FORT SMITH — The city expects a budget surplus of nearly $1.9 million this year, directors learned Wednesday.
Directors met for a study session Wednesday to review the half-year budget, set budget targets, review budget policy and discuss overall funding needs and revenue sources.
value added tax
The city’s Treasury Director Andy Richards said overall fund revenue was $20.8 million in mid-2021 and is $22.4 million this year. He explained that tax collection is primarily through their share of the statewide sales tax based on sales from two months prior or November 2021 through April 2022 for the half-year budget.
Fort Smith has a sales tax rate of 9.5%, with 6.5% going to the state, 1% to Sebastian County, 1% for city roads and drainage, 0.25% between the city’s fire and parks departments and 0.75% for city bonds and utilities.
Voters recently voted to extend sales taxes of 0.25% and 0.75% for another eight years.
Richards said sales tax receipts were much higher than expected, with July getting 15% more than forecast, which is not reflected in the mid-year budget totals. He said if sales stay on track, the city could have a $10 million surplus once bond payments are made.
“Starting this week, with the addition of our debt service reserve, we have all the money we need for these sales and tax bonds,” Richards said.
Ward 3 director Lavon Morton noted that the money could be used for sewer repairs or the city’s water development projects related to the Foreign Military Sales program.
The city entered into an agreement in January 2015 with the US Department of Justice, the Environmental Protection Agency and the Arkansas Division of Environmental Quality. Under the decree, Fort Smith agreed to repair and upgrade its sewage system after decades of sewage leaking into local waterways, including the Arkansas River.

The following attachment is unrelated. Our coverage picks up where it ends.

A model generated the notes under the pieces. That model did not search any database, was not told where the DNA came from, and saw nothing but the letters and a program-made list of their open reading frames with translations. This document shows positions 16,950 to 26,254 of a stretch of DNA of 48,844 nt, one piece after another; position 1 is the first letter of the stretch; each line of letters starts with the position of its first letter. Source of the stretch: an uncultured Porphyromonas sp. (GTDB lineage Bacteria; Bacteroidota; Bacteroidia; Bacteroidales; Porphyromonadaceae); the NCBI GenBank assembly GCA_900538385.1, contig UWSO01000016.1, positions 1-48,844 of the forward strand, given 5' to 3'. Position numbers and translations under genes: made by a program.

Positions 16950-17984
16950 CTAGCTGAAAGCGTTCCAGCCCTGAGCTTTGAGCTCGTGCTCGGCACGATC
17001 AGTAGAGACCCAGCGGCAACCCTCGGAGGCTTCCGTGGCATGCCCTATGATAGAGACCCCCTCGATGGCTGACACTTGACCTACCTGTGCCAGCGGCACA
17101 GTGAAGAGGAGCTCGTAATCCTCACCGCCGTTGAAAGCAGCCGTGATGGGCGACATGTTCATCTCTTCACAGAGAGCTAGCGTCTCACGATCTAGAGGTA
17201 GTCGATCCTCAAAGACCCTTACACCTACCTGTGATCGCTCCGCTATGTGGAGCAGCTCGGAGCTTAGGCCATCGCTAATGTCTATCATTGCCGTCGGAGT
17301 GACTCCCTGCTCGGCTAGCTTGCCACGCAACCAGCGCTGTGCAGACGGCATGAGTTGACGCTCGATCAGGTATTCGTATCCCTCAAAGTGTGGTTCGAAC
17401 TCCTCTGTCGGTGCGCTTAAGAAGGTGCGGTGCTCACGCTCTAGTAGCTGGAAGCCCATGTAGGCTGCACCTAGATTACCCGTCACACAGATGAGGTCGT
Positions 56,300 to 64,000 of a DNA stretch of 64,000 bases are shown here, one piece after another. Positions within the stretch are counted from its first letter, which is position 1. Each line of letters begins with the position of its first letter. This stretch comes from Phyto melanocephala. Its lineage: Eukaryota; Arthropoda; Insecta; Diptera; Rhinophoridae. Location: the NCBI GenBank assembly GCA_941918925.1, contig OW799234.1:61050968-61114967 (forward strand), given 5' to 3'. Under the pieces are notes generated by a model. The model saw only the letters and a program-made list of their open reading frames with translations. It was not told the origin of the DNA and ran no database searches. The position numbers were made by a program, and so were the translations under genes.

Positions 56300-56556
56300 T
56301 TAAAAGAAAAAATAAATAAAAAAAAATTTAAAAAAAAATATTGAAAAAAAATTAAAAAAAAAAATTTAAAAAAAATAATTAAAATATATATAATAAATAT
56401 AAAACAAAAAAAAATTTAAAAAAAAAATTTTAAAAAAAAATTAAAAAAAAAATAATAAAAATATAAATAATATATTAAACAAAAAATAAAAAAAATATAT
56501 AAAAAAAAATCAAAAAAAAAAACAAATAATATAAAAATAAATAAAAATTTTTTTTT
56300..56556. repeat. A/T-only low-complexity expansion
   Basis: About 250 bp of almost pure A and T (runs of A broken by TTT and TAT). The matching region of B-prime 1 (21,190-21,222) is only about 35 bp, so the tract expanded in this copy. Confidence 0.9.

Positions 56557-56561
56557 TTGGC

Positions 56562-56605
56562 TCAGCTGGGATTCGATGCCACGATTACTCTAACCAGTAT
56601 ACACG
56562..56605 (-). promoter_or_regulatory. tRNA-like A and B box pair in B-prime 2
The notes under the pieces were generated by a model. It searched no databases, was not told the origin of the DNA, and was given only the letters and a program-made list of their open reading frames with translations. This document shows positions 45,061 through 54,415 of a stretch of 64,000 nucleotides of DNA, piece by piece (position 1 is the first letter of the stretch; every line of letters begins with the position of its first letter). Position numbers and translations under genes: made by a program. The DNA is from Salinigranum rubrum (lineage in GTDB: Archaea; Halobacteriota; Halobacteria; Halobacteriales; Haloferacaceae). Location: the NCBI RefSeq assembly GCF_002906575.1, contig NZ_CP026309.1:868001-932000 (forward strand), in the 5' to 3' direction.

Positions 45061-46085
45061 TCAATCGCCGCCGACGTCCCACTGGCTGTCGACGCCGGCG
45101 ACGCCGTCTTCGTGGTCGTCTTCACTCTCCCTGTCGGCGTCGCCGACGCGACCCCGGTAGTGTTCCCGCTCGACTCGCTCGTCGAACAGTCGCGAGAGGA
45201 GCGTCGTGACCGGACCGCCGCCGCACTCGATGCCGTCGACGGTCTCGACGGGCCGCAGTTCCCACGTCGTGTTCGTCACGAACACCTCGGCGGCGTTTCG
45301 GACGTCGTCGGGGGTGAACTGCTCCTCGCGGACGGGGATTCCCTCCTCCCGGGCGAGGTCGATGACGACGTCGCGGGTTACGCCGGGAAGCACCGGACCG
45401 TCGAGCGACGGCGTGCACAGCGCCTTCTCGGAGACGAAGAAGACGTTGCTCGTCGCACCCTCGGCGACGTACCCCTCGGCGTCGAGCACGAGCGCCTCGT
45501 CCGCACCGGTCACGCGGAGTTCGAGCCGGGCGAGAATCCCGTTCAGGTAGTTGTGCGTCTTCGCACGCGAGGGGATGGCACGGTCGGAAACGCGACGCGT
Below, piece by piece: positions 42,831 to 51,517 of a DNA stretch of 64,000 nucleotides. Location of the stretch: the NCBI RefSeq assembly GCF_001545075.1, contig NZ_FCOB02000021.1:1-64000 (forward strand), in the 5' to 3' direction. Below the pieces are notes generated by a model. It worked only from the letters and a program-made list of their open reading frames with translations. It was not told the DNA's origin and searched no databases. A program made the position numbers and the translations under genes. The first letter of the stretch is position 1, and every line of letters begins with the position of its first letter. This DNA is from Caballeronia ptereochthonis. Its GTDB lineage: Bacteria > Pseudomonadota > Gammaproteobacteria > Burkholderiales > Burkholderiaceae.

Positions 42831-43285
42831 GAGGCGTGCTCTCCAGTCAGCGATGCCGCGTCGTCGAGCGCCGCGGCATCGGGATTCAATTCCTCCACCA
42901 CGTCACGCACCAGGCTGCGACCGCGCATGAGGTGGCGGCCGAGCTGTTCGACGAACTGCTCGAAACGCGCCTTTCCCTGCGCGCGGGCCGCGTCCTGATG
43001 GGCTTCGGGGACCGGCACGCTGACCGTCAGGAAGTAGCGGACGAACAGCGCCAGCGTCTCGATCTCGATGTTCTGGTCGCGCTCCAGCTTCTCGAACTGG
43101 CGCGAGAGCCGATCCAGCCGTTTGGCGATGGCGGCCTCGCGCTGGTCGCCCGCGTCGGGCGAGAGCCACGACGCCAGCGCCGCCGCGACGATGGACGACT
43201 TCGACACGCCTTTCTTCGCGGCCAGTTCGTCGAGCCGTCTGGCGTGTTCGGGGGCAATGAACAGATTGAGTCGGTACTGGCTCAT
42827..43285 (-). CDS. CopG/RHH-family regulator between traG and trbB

The city agreed to spend more than $200 million over the next 12 years to improve its sewerage system and treatment.
The original deadline for the decree was January 2, 2027, but the city said it cannot afford to complete all the work by that date. The city was granted a five-year extension through 2032.
Ebbing Air National Guard Base at Fort Smith Regional Airport was selected last year as the Air Force’s preferred location for a pilot training center for Singapore and other countries participating in the Foreign Military Sales program. The proposal would accommodate up to 24 Lockheed Martin F-35 Lightning II aircraft and transport 12 Singapore Air Force General Dynamics F-16 Fighting Falcons currently based at Luke Air Force Base in Glendale, Ariz.
As a result, the city and developers have built housing to accommodate newcomers, with much of the development taking place near the airport at Chaffee Crossing.
“Our most pressing need is always the Consent Decree, but the second most pressing need, and that’s what we’ll be talking about at the board meeting, will be the water situation. We really need to think about it and understand it,” Morton said.
Morton also noted that the Parks Department is under budget and questioned whether the city is properly maintaining its parks.
Park director Doug Reinert noted that the drop in rain has resulted in less mowing, which is a benefit due to recent increases in fuel costs.
roads and water
Richards said mid-year revenue for the Street Department was $4.8 million this year, compared to $4.5 million in 2021. He said that was also largely due to revenue from the attributable to sales tax.
Street Director Matt Meeker said the department had $1.4 million worth of work left on sidewalk projects across the city.